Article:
Walt Whitman was a follower of the two Transcendentalist Ralph Waldo Emerson and
Henry David Thoreau. He believed in Emerson and Thoreaus Trascendentalist beliefs.
Whitman believed that individualism stems from listening to ones inner voice and that ones
life is guided by ones intuition. The Transcendentalist centered on the divinity of each
individual; but this divinity could be self-discovered only if the person had the independence of
mind to do so. Whitman lent himself to this concept of independence. He once said,Everything
on earth has the divine spark within and thus is all part of a whole.(web.pg2trans.) This
philosophy of individualism led to an optimistic emphasis on society.Because Whitman
immodestly praised the human body and glorified the senses, Walt Whitmans poems assert the
worth of the individual and the oneness of all humanity.
Walt Whitman was an American poet who was born on May 31, 1819, near Huntington,
N.Y. He was the second of a family of nine children. His father was a carpenter and his mother,
who he a had a close relationship,was a housewife. When he was four years old, his family
moved to Brooklyn, where he attended public school for six years before being apprenticed to a
printer. In 1835 he began teaching in country schools. After several yrs. spent at various jobs,
including building houses, he began writing a new kind of poetry and thereafter neglected
business. Shortly after, in 1955 Whitman issued the first of many editions of Leaves of Grass, a
volume of poetry in a new kind of versification, far different from his sentimental rhymed verse
of the 1840s.
Whitmans first poem in Leaves of Grass is called Song of Myself. In this poem
Whitman writes about himself and as is characteristic of Whitman, the self becomes a
metaphor for humanity as a whole. Whitman came to no conclusion and does not satisfy the
readers of this poem. In Song of Myself Whitman tells us that the absolute unity of matter and
spirit, and all which that unity involves, is the dominant conception of this first and most
characteristic period. Whitman said, The true poet is not the follower of beauty, but the august
of beauty. (pg 362 Crit). Whitmans Song of Myself was capable of making whoever withes
to be so, wiser, happier, better; and it does these not by acting on the intelect, by telling us what
is best for us, what we ought to do and avoid doing, but by acting directly on the moral nature
itself, and elevating and purifying that.
Song of Myself is the most complete utterance of Whitmans first great conception of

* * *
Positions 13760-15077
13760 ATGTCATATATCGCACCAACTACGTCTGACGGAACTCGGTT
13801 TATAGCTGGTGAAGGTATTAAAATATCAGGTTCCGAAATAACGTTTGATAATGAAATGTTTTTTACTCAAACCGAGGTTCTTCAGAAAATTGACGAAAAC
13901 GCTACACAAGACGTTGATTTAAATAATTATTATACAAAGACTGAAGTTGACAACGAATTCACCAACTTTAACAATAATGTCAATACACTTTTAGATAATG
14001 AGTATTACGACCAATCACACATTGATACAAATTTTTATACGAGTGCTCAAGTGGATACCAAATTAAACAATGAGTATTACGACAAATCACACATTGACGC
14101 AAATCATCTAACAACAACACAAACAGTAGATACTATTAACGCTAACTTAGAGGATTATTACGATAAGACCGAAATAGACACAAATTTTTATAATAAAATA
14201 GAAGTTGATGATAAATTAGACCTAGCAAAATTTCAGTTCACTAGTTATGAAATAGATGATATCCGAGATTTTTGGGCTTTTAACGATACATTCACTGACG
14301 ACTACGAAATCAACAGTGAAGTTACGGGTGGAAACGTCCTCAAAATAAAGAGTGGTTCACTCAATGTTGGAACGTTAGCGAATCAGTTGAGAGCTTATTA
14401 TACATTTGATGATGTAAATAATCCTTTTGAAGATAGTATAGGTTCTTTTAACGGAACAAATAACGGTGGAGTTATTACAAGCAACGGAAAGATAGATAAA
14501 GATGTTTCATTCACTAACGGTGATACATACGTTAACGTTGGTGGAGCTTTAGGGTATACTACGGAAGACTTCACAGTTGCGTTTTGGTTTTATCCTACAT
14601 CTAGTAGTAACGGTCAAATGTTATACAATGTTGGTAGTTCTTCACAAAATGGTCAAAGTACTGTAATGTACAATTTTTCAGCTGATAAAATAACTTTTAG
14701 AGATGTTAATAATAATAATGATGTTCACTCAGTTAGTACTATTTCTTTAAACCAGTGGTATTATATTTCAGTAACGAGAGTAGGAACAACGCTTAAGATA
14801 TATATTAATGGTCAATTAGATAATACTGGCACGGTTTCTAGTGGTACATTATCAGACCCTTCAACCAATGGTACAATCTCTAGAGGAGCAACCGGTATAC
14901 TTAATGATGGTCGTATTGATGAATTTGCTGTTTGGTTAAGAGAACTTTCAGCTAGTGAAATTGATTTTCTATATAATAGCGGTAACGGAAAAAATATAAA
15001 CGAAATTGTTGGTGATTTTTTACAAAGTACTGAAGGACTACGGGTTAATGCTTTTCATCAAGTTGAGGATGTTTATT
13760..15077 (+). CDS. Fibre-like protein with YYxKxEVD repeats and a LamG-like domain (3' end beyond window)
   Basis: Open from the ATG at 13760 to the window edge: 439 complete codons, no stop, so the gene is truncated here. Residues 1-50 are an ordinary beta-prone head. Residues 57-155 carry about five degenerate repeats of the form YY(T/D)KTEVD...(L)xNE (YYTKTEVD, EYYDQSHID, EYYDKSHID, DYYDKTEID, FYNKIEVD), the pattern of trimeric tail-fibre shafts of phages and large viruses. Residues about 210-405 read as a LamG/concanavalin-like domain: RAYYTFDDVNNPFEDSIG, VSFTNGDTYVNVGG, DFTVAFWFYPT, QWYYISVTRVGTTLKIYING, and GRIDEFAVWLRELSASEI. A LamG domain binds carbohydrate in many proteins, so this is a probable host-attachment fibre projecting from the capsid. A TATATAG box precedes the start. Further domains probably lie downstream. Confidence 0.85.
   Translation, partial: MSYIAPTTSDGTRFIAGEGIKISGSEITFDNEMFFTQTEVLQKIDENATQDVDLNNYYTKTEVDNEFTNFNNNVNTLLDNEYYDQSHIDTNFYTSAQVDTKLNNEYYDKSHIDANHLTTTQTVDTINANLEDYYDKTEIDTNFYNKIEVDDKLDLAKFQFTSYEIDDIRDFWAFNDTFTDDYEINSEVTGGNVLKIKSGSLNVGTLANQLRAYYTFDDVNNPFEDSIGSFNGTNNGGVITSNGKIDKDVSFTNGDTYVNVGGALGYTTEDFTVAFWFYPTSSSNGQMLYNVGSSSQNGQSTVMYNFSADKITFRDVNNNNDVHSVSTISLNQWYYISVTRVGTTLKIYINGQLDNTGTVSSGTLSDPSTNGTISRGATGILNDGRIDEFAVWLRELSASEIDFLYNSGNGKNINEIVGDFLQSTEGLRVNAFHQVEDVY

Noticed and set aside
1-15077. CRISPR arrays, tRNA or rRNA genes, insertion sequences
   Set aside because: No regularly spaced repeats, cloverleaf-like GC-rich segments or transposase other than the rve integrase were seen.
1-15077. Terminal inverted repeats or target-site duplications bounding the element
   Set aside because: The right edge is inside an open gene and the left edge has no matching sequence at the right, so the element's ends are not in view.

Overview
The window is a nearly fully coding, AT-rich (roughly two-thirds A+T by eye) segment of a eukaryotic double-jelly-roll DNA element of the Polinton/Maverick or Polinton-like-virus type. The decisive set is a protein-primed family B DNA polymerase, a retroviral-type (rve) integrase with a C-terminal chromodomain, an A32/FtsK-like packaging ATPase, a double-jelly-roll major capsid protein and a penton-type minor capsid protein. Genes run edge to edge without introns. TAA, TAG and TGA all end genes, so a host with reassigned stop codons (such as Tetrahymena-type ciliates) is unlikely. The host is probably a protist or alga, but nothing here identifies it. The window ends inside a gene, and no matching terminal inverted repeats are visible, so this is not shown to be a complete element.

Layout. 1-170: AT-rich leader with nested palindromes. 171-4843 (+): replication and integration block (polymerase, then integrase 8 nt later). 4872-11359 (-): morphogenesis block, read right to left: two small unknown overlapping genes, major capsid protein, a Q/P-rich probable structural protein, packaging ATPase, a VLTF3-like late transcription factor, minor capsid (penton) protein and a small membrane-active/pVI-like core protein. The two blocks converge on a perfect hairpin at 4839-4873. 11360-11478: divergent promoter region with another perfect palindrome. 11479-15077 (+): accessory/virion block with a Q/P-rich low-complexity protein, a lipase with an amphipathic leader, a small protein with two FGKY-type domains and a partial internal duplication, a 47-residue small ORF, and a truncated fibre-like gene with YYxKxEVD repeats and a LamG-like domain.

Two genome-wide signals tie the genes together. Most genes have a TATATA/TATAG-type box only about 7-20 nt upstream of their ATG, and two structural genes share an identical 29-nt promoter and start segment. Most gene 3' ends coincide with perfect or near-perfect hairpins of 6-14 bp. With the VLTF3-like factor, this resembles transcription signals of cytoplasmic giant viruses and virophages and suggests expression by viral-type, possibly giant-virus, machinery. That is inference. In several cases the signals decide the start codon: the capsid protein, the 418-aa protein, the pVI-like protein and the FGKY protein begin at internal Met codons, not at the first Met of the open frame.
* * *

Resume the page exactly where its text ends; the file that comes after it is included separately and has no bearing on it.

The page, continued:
life.No innovations must be permitted on the stern severities of out liberty and our
equality.(web.page 2 USR) That was the message that Whitman was trying to get through to
people by reading his poems. In most of Whitmans poems including Song of Myself
Whitman appears to be surrounded by women and children, and by young men, and by common
objects and qualities. He gives to each just what belongs to it, neither more or less. The person
nearest him, that person he ushers hand in hand with himself. Song of Myself was the poem
that I believe revieled the most about Whitmans attitude and beliefs. In Song of Myself
Whitman celebrates individuality and his beliefs of the existence of a shared universal self or
soul. This also showes how he really believed in Transcendentalism which stated stong intense
individualism and self-reliance. Critics who didnt believe in Whitmans beliefs rejected his
optimistic outlook on humanity and life. They declared such optimism naive and unrealistic.
They felt humans were depraved and had to stuggle for goodness. They feared the people who
desired complete individualism would give into the worse angles of mans nature. They viewed
Whitmans Transcendentalism as selfish and impractal.
Whitmans Leaves of Grass was made up of 11 other poems that were just as
inconclusive as Song of Myself. They were all written to express Whitmans belief of
Transcendentalism. In the Leaves of Grass are the facts of eternity and immortality, largely
treated. Leaves of Grass was an attemped, as they are, of a naive, masculine, and affectionate
person, to cast into literature not only his own grit and arrogance, but his own flesh and form.
His whole work, his life, manners, friendlyships, writings, all have among their leading purposes
an evident purpose to stamp a new type of character, namely